By Anthony Mendicino
Students visited former anti-Nazi underground newsletter turned Amsterdam based daily newspaper, Het Parool, which literally translates to The Password in English.
The paper was printed in resistance to the Nazi occupation of Amsterdam during WWII. It was wildly successful during the war, considering the circumstances. Some members of the newsletter were even killed by Nazi forces for their involvement in the resistance paper.
Vincent Smits, current chief news editor, met with students to talk about how the paper operates on a day-to-day basis and what the staff covers. With a circulation of 64,000, mostly in the city of Amsterdam, the paper focuses on the city in which it began.
“We write a lot about housing, tourism,” Smits said. “We have a different tone about refugees and things like that.”
Like most newspapers around the world, Het Parool is beginning to rely more and more on its website to spread news. That goes hand in hand with social media.
“Some of our reporters are quite popular on Twitter in Amsterdam. We tell you where to go, which festivals to see,” Smits said.
Journalism around the world has taken a hit with the advent and domination of digital reporting. However, contrary to the United States, the Netherlands has too many journalists looking for jobs. Virtually everywhere else in the world has seen a decline in journalists coming out of school.
Nonetheless, Smits gave students tips on how to break into the journalism industry in the Netherlands, tips that apply just as much in the United States.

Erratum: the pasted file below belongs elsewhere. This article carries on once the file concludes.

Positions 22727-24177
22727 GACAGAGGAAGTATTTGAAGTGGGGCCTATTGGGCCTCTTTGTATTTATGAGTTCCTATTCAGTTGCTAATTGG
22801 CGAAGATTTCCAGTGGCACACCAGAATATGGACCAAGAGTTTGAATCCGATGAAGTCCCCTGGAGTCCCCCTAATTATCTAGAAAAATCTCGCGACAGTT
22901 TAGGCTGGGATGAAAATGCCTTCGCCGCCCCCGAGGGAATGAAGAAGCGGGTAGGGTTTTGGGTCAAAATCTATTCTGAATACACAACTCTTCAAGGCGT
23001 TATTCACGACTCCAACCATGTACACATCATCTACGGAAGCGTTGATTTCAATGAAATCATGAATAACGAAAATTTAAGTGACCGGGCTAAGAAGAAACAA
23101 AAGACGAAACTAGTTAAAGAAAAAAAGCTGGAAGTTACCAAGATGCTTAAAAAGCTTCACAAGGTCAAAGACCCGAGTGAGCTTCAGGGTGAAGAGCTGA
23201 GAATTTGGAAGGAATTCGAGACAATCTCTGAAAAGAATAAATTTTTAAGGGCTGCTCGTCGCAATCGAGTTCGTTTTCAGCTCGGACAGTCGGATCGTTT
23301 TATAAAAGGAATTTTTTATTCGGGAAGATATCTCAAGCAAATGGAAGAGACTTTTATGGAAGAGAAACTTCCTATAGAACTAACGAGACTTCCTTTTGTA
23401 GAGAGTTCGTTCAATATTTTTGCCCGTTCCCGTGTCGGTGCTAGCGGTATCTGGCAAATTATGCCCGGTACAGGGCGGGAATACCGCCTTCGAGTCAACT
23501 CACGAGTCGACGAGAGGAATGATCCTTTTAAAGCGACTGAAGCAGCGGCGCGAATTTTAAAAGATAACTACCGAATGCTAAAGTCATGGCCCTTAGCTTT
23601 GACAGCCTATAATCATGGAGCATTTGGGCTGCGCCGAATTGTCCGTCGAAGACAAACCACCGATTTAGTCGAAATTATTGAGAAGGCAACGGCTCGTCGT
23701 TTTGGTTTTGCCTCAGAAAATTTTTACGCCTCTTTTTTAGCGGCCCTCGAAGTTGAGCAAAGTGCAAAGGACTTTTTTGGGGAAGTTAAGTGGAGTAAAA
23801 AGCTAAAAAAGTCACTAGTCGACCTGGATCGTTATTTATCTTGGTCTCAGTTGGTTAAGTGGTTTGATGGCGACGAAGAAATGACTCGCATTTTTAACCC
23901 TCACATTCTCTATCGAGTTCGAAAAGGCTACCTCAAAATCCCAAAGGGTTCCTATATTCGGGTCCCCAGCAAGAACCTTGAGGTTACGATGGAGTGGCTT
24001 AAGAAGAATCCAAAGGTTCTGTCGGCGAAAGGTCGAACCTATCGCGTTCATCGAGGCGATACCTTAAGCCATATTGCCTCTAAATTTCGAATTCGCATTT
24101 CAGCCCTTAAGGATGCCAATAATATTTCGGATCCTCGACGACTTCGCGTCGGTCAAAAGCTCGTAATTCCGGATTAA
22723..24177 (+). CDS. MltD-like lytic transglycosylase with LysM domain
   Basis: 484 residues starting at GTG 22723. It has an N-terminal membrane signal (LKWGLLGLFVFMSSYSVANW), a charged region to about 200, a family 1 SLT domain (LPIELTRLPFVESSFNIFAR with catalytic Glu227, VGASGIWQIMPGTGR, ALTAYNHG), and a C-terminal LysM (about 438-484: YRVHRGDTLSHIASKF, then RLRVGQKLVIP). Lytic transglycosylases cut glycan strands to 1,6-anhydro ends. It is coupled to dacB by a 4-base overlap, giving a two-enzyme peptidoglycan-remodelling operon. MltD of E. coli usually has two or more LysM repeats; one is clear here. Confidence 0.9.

“You have to stand out. A lot of people who work at the paper begin as trainees,” he said.
Trainees would be the equivalent to interns in the U.S. except it is a two-year position with better-than-average chances to be hired by the company.
“With trainees, we sort of just throw you in the water and see if you can swim,” Smits said. “It’s really the only way, just go out and do it.”
He discussed the major changes the newspaper has implemented to stay current, from content to design.
“Lists always get read well,” Smits said. He added that the shift to digital news outlets plays into what is read and what isn’t.
Design is also an important aspect of Het Parool’s operation.
“We’ve always had an artsy paper,” Smits said of the design of the paper.
The design is due to the help of Jacek Utko, an award winning news and content designer that Het Parool brought in to help design the paper.
While its design has changed, the content the staff covers does not.
“We try to give people a good feeling and that reflects Amsterdam itself,” Smits said.
“Amsterdam is its own city, and we look at news through that scope.”